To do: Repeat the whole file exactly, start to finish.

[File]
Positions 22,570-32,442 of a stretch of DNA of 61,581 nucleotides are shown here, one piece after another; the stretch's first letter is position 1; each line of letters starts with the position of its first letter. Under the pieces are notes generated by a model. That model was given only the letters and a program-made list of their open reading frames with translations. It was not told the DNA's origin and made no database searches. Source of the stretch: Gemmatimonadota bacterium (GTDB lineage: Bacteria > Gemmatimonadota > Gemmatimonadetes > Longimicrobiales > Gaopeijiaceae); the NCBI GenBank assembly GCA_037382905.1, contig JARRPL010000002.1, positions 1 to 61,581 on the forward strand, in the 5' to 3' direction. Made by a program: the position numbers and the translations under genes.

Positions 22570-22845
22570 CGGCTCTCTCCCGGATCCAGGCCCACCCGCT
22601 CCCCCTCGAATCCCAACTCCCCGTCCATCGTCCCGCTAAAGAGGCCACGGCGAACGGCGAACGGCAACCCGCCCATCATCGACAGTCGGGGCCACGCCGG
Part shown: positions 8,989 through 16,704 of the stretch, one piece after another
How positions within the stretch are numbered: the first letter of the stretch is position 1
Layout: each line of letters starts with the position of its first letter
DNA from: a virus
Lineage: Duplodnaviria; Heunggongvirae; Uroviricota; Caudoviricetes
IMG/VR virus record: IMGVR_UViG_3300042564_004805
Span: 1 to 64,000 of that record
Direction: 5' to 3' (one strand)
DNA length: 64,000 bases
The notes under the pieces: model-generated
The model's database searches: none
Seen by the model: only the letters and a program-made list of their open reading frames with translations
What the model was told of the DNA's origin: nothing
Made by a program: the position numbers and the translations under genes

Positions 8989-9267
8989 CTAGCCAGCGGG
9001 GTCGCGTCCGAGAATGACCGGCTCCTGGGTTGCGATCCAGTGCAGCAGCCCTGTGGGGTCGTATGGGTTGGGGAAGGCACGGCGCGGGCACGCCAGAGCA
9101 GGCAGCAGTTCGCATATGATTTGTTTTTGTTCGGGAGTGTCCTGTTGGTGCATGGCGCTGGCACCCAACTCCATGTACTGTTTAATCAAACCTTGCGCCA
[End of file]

Positions 22,570-32,442 of a stretch of DNA of 61,581 nucleotides are shown here, one piece after another; the stretch's first letter is position 1; each line of letters starts with the position of its first letter. Under the pieces are notes generated by a model. That model was given only the letters and a program-made list of their open reading frames with translations. It was not told the DNA's origin and made no database searches. Source of the stretch: Gemmatimonadota bacterium (GTDB lineage: Bacteria > Gemmatimonadota > Gemmatimonadetes > Longimicrobiales > Gaopeijiaceae); the NCBI GenBank assembly GCA_037382905.1, contig JARRPL010000002.1, positions 1 to 61,581 on the forward strand, in the 5' to 3' direction. Made by a program: the position numbers and the translations under genes.

Positions 22570-22845
22570 CGGCTCTCTCCCGGATCCAGGCCCACCCGCT
22601 CCCCCTCGAATCCCAACTCCCCGTCCATCGTCCCGCTAAAGAGGCCACGGCGAACGGCGAACGGCAACCCGCCCATCATCGACAGTCGGGGCCACGCCGG
Part shown: positions 8,989 through 16,704 of the stretch, one piece after another
How positions within the stretch are numbered: the first letter of the stretch is position 1
Layout: each line of letters starts with the position of its first letter
DNA from: a virus
Lineage: Duplodnaviria; Heunggongvirae; Uroviricota; Caudoviricetes
IMG/VR virus record: IMGVR_UViG_3300042564_004805
Span: 1 to 64,000 of that record
Direction: 5' to 3' (one strand)
DNA length: 64,000 bases
The notes under the pieces: model-generated
The model's database searches: none
Seen by the model: only the letters and a program-made list of their open reading frames with translations
What the model was told of the DNA's origin: nothing
Made by a program: the position numbers and the translations under genes

Positions 8989-9267
8989 CTAGCCAGCGGG
9001 GTCGCGTCCGAGAATGACCGGCTCCTGGGTTGCGATCCAGTGCAGCAGCCCTGTGGGGTCGTATGGGTTGGGGAAGGCACGGCGCGGGCACGCCAGAGCA
9101 GGCAGCAGTTCGCATATGATTTGTTTTTGTTCGGGAGTGTCCTGTTGGTGCATGGCGCTGGCACCCAACTCCATGTACTGTTTAATCAAACCTTGCGCCA